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As the tech space digests the Alibaba news, attention also shifts to what becomes of Ant Group’s 2020 suspended IPO.
The decision by Alibaba Group (NYSE: BABA) to split its business into 6 places has renewed focus on the suspended Ant Group IPO. At the beginning of the week, Alibaba announced plans to split into 6 independent business groups. According to the Chinese e-commerce giant, this decision is strategic and would allow each business unit to operate unrestrained. Alibaba further explained that each group would have its own CEO and board of directors. In addition, the Hangzhou-based tech giant said the sub-divisions could generate their IPOs and go public should they choose to. Alibaba described the split as necessary to unlock shareholder value and foster market competitiveness.
However, the attempt to become lighter and more exclusively service-oriented puts the spotlight back on affiliate company Ant. In November 2020, Ant’s record-shattering initial public offering in Shanghai and Hong Kong was unexpectedly canceled. At the time, the multifaceted corporation sought a public offering worth $34.5 billion. However, the Shanghai and Hong Kong stock exchanges announced the IPO suspension citing “significant issues.”
Last November, Chinese regulators summoned Ant Group’s senior executives amid the IPO suspension. These execs, controller Jack Ma, executive chairman Eric Jing, and CEO Simon Hu, fielded questions regarding Ant’s alleged inability to meet listing requirements.
Observers Forecast How Alibaba Business Announcement Impacts Ant Group IPO
Kingston Securities Executive Director Dickie Wong weighed in on the Alibaba business news and how the Ant Group IPO factors in. Wong said that Alibaba is aiming for a bigger target, plausibly the reintroduction of an Ant listing. According to him, “[reintroducing an Ant IPO into the equities market] is probably the biggest goal for Alibaba Group itself.” Although the Kingston Securities Executive Director admitted that the expected listing would not occur anytime soon, he maintained that “there’s big hope.” Wong concluded that an Ant IPO deal could happen sooner rather than later.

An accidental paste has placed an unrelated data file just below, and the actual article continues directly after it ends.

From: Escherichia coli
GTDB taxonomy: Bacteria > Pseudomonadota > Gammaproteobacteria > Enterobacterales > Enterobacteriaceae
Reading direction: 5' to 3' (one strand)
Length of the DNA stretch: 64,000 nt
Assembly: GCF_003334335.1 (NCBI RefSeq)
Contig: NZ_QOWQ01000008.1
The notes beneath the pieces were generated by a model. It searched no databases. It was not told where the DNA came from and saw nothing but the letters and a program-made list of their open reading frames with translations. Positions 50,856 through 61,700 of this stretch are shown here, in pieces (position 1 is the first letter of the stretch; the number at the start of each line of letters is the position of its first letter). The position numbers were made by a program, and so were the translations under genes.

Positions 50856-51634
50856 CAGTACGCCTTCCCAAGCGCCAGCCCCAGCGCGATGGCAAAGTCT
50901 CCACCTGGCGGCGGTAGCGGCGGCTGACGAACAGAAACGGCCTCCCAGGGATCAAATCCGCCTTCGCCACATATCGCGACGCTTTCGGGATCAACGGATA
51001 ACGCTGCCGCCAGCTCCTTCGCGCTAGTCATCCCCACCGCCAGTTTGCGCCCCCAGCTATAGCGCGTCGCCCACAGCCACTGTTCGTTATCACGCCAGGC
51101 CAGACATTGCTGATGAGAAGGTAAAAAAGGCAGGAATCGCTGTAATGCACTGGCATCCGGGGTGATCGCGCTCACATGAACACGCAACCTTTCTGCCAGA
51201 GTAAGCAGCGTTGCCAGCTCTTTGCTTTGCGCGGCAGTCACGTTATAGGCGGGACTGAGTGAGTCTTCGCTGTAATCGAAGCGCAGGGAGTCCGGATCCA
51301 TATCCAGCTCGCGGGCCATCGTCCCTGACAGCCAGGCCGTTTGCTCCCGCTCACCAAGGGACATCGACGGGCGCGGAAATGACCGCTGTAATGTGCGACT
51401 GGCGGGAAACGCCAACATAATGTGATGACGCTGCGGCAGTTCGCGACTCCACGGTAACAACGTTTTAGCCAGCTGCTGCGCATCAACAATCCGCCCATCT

Wong’s assertion seems to be bolstered by recent happenings at Ant Group. For instance, the company secured regulatory approval in early January to expand its consumer finance business. Some observers see this development as a sign that Ant is closer to resolving regulators’ concerns.
KraneShares’ CIO Brendan Ahern also weighed in on the Alibaba business split announcement – and the lack of any reference to Ant. According to Ahern, although the e-commerce company did not mention Ant, investors could still focus on Ant’s IPO. The KraneShares’ CIO said:
“The one part about the press release that I think the investors will be asking for is the lack of talk about Ant Group. But certainty the renewed relationship or the good graces of Alibaba along with the government and its regulators is really driven by China’s necessity for domestic consumption in 2023.”
The Hang Seng Tech index gained approximately 3% following the Alibaba announcement. This gain is the Hong Kong index’s highest in over a month, with Alibaba shares and other Chinese tech giants popping.